The Polls Are Open: Every Vote Will Count In Unpredictable Midterms
Polls have opened in the 2018 midterm elections. Voters have already started casting ballots in several eastern states, while voting will begin throughout the country shortly. Voting has reportedly been brisk in Virginia and New York, though it is too early to know whether this will become a pattern.
This year’s elections have been billed as the most important in decades, particularly by Democrats who are working hard to take back Congress. Democrats are widely expected to take back the House, despite attempts at gerrymandering and voter suppression. However, Republicans are likely to retain control of the Senate.
One thing is clear from pollsters: there is no absolute certainty in how the elections will turn out. Democrats need to win by wide margins in order to retake the House, which they lost in 2010. Winning the Senate is much more difficult. Most of the senators up for election are in reliably blue states.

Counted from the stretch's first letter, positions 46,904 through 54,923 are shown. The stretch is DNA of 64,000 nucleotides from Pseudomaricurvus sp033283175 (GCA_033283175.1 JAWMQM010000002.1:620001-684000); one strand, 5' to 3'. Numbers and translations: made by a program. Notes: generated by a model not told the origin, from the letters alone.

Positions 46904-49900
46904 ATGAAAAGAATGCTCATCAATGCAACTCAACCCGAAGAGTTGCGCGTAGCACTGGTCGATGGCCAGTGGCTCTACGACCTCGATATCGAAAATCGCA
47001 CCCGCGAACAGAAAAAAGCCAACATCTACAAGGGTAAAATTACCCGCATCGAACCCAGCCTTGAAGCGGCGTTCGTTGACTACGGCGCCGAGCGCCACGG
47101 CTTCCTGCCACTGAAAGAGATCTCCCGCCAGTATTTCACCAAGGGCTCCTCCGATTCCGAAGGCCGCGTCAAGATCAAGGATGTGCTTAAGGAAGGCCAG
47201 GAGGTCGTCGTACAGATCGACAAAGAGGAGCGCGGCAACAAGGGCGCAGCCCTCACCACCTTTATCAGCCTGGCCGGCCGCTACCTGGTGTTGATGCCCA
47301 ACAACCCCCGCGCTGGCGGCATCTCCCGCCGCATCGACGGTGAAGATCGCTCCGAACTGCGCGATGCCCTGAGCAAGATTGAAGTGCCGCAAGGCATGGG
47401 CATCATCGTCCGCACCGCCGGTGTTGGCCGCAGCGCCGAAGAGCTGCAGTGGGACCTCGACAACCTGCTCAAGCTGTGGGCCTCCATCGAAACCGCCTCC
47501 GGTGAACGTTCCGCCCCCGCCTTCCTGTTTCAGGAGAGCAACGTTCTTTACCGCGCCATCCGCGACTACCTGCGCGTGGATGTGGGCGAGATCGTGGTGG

Outside of Congress, other major races will be decided today. In Florida, Democrat Andrew Gillum is expected to defeat Republican Ron DeSantis. Gillum has been the subject of false claims about corruption and his stance on borders. President Donald Trump has personally attacked Gillum.
In Georgia, the governor’s race is expected to be much closer. Democrat Stacey Abrams is running neck-and-neck with Republican Brian Kemp. Kemp has tried to undermine Abrams with attempts at voter suppression and a last minute accusation that Democrats tried to hack the state’s electoral system. Kemp is still likely to win, however.
The first polling stations will close at 6pm Eastern in parts of Indiana and Kentucky, with poll closures taking place progressively thereafter. By 10pm, there should be a clear picture of what the Senate will look like but it may take longer for House results to filter through.
This election will be closer than was previously expected. The ‘blue wave’ is likely to still hit House races, but Democrats will heavily depend on high voter turnout. Early polling has reached record highs this year, which is probably bad news for Republicans. Every vote will count in close races and a small number of votes could determine control of Congress.